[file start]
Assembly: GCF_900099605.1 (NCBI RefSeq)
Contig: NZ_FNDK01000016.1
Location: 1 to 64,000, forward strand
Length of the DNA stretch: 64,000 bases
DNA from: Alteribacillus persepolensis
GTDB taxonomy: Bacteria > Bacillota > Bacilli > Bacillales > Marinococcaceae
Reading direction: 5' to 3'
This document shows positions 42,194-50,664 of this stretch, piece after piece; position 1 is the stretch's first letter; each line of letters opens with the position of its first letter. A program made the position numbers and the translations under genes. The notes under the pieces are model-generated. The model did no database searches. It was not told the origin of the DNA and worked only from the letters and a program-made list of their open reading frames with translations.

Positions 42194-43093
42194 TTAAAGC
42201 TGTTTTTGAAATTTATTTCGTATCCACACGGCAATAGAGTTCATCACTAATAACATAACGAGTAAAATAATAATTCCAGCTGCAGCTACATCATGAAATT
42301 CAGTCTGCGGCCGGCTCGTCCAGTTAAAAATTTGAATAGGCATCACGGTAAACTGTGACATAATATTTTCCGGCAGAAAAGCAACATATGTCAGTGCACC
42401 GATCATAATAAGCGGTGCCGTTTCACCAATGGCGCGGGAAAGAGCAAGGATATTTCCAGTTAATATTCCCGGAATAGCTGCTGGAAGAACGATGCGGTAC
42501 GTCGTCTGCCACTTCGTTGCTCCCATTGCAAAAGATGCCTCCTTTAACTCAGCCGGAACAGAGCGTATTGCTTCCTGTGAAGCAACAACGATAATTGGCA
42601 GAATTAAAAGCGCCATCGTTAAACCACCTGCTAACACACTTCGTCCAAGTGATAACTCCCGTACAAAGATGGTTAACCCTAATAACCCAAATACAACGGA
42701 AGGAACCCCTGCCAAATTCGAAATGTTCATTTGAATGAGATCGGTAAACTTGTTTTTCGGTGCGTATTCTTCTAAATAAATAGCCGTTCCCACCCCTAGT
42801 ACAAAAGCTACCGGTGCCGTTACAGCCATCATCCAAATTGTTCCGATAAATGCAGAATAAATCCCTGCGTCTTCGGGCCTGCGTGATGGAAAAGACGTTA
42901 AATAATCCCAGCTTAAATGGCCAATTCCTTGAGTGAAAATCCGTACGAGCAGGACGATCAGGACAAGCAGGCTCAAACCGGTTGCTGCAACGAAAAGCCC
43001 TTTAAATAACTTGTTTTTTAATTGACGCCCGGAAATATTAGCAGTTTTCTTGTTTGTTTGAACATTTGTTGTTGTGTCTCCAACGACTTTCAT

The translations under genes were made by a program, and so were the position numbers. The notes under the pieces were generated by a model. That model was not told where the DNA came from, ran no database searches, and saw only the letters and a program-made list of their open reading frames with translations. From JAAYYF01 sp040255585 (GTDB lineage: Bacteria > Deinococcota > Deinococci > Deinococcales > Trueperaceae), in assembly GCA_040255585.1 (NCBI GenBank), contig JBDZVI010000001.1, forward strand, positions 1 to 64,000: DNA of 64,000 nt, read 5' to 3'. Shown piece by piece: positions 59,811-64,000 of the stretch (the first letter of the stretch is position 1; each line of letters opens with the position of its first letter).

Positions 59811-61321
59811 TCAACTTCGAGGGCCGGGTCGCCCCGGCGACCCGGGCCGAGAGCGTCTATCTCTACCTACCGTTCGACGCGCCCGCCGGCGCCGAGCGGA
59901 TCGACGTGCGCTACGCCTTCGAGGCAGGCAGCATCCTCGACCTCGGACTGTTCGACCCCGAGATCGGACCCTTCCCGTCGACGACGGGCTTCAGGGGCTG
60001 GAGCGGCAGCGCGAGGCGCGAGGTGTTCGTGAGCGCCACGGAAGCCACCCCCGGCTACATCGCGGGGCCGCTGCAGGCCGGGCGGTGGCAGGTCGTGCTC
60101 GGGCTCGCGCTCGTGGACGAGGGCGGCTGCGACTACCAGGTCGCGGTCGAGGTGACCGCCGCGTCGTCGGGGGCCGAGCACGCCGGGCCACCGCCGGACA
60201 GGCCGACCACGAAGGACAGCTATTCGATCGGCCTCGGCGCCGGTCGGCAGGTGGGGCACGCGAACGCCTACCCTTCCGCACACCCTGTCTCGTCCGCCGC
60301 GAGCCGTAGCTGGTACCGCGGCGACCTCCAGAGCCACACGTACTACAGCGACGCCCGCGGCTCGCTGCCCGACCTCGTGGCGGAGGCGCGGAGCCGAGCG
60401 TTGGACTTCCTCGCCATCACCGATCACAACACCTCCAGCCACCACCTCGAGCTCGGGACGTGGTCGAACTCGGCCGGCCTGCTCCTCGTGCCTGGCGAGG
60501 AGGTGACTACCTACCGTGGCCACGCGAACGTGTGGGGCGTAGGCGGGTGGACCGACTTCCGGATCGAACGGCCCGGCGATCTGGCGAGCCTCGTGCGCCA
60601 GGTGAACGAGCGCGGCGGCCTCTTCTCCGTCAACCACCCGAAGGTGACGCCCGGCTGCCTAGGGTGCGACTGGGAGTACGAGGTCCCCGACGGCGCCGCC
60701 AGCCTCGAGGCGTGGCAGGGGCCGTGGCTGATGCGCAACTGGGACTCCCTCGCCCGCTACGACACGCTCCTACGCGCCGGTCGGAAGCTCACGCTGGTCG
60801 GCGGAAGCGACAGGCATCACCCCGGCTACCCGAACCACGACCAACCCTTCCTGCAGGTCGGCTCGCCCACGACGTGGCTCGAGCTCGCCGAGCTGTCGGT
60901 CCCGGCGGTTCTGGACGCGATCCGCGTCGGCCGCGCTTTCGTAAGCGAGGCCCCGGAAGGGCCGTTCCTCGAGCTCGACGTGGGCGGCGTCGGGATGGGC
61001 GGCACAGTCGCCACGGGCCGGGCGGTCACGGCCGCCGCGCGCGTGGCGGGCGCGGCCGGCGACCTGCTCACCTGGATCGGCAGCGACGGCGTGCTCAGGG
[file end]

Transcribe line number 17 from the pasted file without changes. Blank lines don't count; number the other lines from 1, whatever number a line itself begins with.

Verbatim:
42801 ACAAAAGCTACCGGTGCCGTTACAGCCATCATCCAAATTGTTCCGATAAATGCAGAATAAATCCCTGCGTCTTCGGGCCTGCGTGATGGAAAAGACGTTA